The Best Wordless Books
The illustrations take center stage in these creative picture books that provide plenty of opportunity for language development and creative role play.
My Personal Recommendations
For Wordless Picture Books
All of the wordless picture books featured here are ones that I've personally read and "tested" on my own daughter. They all pass the test of being fantastic stories, captured beautifully through illustrations that do not need words.
We enjoy wordless books for all their educational benefits but also because they are plain fun to read.
I've included a brief synopsis of each book as well as any additional thoughts that may help you make the best choices in wordless books.
At the end of this article there is a poll where you can choose which wordless picture book appeals to you the most. So be thinking of which one looks most interesting to you as you read my reviews.
The Lion and the Mouse by Jerry Pinkney
A Beautiful Wordless Picture Book
You already know the story. This is the fable of the lion who spares a field mouse, never thinking that the same mouse would soon save his life from the hunter's snare.
Despite the familiar story, this wordless book is a treasure. The illustrations are rich and expressive. There are some tender additions to the traditional tale. For example, the mouse goes home to her nest full of baby mice. Those pages of mother (or father?) mouse talking to the baby mices are great opportunities for creative expression. What did the parent mouse say to her babies?
|The Lion & the Mouse|
Little, Brown Books for Young Readers
Chalk by Bill Thompson
An Exciting Wordless Picture Book
Three children come upon a bag of chalk in the park and begin to draw on the paved path. Amazingly, their drawings come to life. All is well until one of the children makes a bad choice in his drawing.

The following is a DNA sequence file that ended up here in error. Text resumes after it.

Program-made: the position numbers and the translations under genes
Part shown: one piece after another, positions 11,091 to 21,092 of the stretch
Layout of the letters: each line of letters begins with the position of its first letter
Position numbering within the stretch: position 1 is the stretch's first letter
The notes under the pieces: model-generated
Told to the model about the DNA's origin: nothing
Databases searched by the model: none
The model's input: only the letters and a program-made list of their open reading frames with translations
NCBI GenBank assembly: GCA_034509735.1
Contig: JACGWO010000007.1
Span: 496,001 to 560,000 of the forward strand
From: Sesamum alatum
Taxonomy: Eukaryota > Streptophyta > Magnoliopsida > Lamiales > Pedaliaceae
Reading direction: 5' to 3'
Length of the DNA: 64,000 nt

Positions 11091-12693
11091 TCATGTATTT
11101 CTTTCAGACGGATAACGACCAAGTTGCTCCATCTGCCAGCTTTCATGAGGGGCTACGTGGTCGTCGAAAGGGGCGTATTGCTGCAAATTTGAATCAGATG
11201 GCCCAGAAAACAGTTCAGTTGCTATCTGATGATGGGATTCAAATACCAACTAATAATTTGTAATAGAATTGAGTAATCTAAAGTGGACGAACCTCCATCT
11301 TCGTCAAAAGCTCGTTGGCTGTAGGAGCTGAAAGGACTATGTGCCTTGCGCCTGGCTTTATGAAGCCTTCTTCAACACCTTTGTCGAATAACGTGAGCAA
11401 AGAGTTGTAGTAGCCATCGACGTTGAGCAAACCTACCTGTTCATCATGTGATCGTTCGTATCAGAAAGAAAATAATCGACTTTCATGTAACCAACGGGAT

This wordless books a real page turner! There is a scary chase scene where the children use their wits to outsmart the dinosaur that is after them.
The book ends with the chalk still there, awaiting the next group of children to have chalk adventures.
Marshall Cavendish Children's Books
You Can't Take a Balloon Into the Metropolitan Museum by Jacqueline Preiss Weitzman and Robin Preiss Glasser
A Parallel Universe Wordless Book
The illustrations of this book are highly detailed, giving you lots to pore over visually. In the story, a girl and her grandmother visit the Metropolitan Musueum of Art while the girls balloon goes on a riotous adventure outside.
The chaos the balloon causes parallels the art that the girl sees in side the museum. It's a lot of fun to find the similarities in the outrageous situations that occur with the balloon and the fine art in the museum.
Having just been the Met a few months ago, my daughter and I recognized several works of art and galleries inside the Met. It was fun to make those connections with this picture book.
Wave by Suzy Lee
An Imaginative Wordless Picture Book
My daughter loves this wordless book! Maybe it's because she loves the ocean or because she has such a keen imagination.
In this book, the main character goes to the beach with her mother. She explores the sand and quickly discovers the impetuous waves. Their "dance" and playful antics made both me and my daughter laugh out loud. Anyone who has been tossed by waves or tricked fast flowing foam will relate to this book.
Sidewalk Circus by Paul Fleischman and Kevin Hawkes
A Clever Wordless Picture Book
A girl waiting at a city bus stop watches the sidewalk circus that appears before her. But this circus relies heavily on her imagination. Fueled by signs advertising different acts in a coming circus, the girl sees the acts on the busy city street right before her eyes.
I liked this book more than my daughter. I thought it was really clever how the different circus performers were portayed through the urban workers. This book does rely on a certain amount of words -- the captions on the circus posters.
The Snowman by Raymond Briggs
A Sweet Story of a Snowman Come to Life
The Snowman is a classic wordless book that is suitable for even the youngest of readers. The storyline is easy to understand and provides opportunity for lots of vocabulary development.
The plot revolves around a boy's snowman which comes to life. They play together in the boy's home as the snowman experiences new things -- ice cubes, a stove, television, lamp. Then the snowman takes the boy on a flight around the world.
After their night flight, he boy falls happily asleep in his own bed. When he awakens, the snowman has melted.
Random House Books for Young Readers
More Wordless Goodness
What Book Appeals to You The Most?
If You Had to Pick Just ONE wordless book, which one would it be?
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